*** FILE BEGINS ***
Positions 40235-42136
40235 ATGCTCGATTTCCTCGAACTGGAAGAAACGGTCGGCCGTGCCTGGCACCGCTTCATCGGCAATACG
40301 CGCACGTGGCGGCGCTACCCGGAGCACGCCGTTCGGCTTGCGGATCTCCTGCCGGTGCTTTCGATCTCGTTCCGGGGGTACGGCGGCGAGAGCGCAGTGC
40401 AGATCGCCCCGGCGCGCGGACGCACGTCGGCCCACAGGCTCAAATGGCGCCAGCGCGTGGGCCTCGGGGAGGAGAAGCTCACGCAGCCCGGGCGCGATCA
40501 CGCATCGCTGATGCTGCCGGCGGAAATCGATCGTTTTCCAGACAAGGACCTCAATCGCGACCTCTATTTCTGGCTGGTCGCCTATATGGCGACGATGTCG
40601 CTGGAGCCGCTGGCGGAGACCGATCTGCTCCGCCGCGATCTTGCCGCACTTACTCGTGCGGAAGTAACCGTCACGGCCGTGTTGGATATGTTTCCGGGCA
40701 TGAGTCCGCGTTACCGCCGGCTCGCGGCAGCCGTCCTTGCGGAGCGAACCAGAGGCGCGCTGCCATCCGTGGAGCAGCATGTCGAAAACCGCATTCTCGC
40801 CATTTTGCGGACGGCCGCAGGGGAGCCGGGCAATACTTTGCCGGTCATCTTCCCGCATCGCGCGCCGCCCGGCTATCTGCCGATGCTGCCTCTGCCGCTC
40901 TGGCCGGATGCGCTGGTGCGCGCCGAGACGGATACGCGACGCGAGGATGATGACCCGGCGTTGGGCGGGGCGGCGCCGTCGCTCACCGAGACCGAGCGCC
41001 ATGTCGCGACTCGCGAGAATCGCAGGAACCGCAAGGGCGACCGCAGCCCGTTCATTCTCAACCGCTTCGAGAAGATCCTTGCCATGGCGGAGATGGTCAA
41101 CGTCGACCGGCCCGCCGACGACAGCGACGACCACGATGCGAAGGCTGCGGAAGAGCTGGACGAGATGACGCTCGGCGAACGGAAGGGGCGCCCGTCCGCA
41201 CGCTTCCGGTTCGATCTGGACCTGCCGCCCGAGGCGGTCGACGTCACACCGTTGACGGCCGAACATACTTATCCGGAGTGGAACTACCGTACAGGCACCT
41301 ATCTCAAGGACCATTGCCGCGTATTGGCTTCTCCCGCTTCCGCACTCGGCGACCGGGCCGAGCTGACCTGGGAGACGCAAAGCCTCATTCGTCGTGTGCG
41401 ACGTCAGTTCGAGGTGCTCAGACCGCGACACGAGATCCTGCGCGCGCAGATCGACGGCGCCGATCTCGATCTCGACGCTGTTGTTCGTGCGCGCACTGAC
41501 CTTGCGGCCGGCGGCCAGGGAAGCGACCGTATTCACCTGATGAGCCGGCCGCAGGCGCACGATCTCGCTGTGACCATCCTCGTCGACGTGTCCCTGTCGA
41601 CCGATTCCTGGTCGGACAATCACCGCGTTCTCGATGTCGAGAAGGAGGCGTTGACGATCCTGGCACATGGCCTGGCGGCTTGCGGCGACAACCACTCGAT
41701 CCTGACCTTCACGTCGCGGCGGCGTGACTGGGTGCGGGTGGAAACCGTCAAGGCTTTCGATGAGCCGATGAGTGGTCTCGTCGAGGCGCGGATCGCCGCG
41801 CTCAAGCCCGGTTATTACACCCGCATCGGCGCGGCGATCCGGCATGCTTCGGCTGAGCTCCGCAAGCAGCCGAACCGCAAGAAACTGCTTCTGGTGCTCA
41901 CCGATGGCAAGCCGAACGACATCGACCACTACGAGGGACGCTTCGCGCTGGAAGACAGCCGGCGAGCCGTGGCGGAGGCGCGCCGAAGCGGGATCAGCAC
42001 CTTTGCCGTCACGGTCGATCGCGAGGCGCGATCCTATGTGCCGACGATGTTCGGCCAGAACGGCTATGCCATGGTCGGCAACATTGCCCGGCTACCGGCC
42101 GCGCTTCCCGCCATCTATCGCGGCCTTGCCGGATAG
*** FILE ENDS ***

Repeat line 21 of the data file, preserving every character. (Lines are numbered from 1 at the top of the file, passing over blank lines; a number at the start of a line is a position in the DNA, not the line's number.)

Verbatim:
42101 GCGCTTCCCGCCATCTATCGCGGCCTTGCCGGATAG